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Front Pediatr. 2019 Feb 6;7:16. doi: 10.3389/fped.2019.00016. eCollection 2019.

Sertraline Pharmacokinetics in HIV-Infected and Uninfected Children, Adolescents, and Young Adults.

Author information

1
Department of Pediatrics-Rady Children's Hospital San Diego, University of California, San Diego, San Diego, CA, United States.
2
Department of Pediatrics, Baylor College of Medicine, Houston, TX, United States.
3
Center for Biostatistics in AIDS Research, Harvard T.H. Chan School of Public Health, Boston, MA, United States.
4
Department of Psychiatry, University of Southern California, Los Angeles, CA, United States.
5
Maternal, Adolescent, and Pediatric Research Branch, National Institute of Allergy and Infectious Diseases, Bethesda, MD, United States.
6
Maternal and Pediatric Infectious Disease Branch, Eunice Kennedy Shriver National Institute of Child Health and Human Development, Bethesda, MD, United States.
7
Division of AIDS Research, National Institute of Mental Health, National Institutes of Health, Bethesda, MD, United States.
8
Frontier Science and Technology Research Foundation, Buffalo, NY, United States.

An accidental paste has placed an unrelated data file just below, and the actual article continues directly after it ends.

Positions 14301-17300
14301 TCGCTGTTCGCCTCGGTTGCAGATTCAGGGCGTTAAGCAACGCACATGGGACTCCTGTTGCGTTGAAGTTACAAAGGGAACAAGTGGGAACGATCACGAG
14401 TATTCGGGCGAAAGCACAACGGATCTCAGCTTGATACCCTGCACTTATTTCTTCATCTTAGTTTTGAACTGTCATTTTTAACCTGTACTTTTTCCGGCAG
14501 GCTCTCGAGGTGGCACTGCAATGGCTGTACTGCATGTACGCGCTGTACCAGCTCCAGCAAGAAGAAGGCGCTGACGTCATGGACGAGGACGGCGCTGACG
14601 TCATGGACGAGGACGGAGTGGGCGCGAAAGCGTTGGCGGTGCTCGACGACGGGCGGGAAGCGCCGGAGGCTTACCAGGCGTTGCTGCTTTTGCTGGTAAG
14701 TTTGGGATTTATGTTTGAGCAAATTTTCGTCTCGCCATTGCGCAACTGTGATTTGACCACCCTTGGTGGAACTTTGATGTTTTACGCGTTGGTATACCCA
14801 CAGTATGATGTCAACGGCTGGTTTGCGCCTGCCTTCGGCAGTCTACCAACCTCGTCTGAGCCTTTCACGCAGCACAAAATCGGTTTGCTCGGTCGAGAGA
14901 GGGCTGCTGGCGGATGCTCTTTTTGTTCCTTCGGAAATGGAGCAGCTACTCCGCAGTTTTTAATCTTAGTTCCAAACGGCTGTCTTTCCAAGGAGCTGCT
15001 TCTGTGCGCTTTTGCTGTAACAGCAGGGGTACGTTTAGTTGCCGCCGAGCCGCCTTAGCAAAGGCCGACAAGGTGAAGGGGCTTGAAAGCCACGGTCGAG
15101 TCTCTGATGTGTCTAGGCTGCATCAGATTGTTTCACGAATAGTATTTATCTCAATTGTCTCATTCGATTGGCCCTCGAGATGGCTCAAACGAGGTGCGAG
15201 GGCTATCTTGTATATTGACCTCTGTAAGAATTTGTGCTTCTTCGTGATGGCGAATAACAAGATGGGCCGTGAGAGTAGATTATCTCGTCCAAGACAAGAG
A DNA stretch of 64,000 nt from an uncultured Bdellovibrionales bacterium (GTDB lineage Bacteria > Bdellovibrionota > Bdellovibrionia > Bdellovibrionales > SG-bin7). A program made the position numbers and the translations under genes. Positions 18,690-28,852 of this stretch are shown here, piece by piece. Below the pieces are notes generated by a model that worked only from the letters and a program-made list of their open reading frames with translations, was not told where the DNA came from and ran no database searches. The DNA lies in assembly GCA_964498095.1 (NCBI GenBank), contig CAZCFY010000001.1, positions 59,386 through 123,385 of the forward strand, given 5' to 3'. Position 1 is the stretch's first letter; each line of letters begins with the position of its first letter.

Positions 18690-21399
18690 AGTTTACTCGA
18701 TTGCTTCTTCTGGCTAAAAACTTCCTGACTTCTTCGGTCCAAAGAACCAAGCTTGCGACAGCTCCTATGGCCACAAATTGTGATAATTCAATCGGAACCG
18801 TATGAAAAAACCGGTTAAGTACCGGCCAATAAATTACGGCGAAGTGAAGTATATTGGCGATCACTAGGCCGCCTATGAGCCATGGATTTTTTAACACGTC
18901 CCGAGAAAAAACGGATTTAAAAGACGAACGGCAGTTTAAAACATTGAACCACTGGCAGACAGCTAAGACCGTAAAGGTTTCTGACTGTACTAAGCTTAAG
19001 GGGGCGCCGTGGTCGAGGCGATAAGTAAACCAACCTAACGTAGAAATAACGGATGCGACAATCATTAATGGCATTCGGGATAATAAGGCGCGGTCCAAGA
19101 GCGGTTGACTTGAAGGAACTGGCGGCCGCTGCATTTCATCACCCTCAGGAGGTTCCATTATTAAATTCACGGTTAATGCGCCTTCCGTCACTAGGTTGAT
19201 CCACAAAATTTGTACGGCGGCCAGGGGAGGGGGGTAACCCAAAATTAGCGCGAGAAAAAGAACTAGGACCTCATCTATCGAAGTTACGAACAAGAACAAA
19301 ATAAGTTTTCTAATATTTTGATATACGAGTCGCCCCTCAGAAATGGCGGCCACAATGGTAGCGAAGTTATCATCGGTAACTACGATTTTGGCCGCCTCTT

9
Skaggs School of Pharmacy and Pharmaceutical Sciences, University of California, San Diego, La Jolla, CA, United States.

Abstract

Objective: Due to potential disease and drug interactions, the appropriate sertraline starting dose and titration range may require adjustment in pediatric patients living with HIV. This is the first report of sertraline pharmacokinetics in HIV-infected youth. Methods: IMPAACT P1080 was a multicenter pilot study describing psychiatric medication pharmacokinetics in HIV-infected and uninfected youth. Participants were stable on sertraline, >6 to <25 years old, and (1) HIV-uninfected (HIV(-)), (2) HIV-infected taking efavirenz (EFV), or (3) HIV-infected taking boosting ritonavir/protease inhibitor (PI/r). Sampling occurred at pre-dose, 2, 4, 6, 12, and 24-h post-dose. Analyses were performed for sertraline and N-desmethylsertraline, and CYP2D6 phenotyping was completed with dextromethorphan. Results: Thirty-one participants (16 HIV(-), 12 PI/r, and 3 EFV) had median (range) weight, age, and dose of 69.5 (31.5-118.2) kg, 21.8 (9.1-24.7) years, and 75.0 (12.5-150.0) mg once daily. Sertraline exposure was highest for HIV(-) and lowest for EFV cohorts; median dose-normalized AUC 0-24 was 1176 (HIV(-)), 791 (PI/r) and 473 (EFV) ng*hr/mL, and C24 was 32.7 (HIV(-)), 20.1 (PI/r), and 12.8 (EFV) ng/mL. The urinary dextromethorphan/dextrorphan (DXM/DXO) ratio was higher in HIV(-) vs. PI/r cohorts (p = 0.01). Four HIV(-) participants were CYP2D6 poor metabolizers (ln(DXM/DXO) of >-0.5). Conclusions: HIV(-) cohort had the highest sertraline exposure. Sertraline exposure was ~40% lower in the PI/r cohort than in HIV(-); the need to alter sertraline dose ranges for PI/r participants is not clear. The impact of efavirenz on sertraline needs further investigation due to limited numbers of EFV participants.

KEYWORDS:

HIV; antiretrovirals; pediatrics; pharmacokinetics; sertraline

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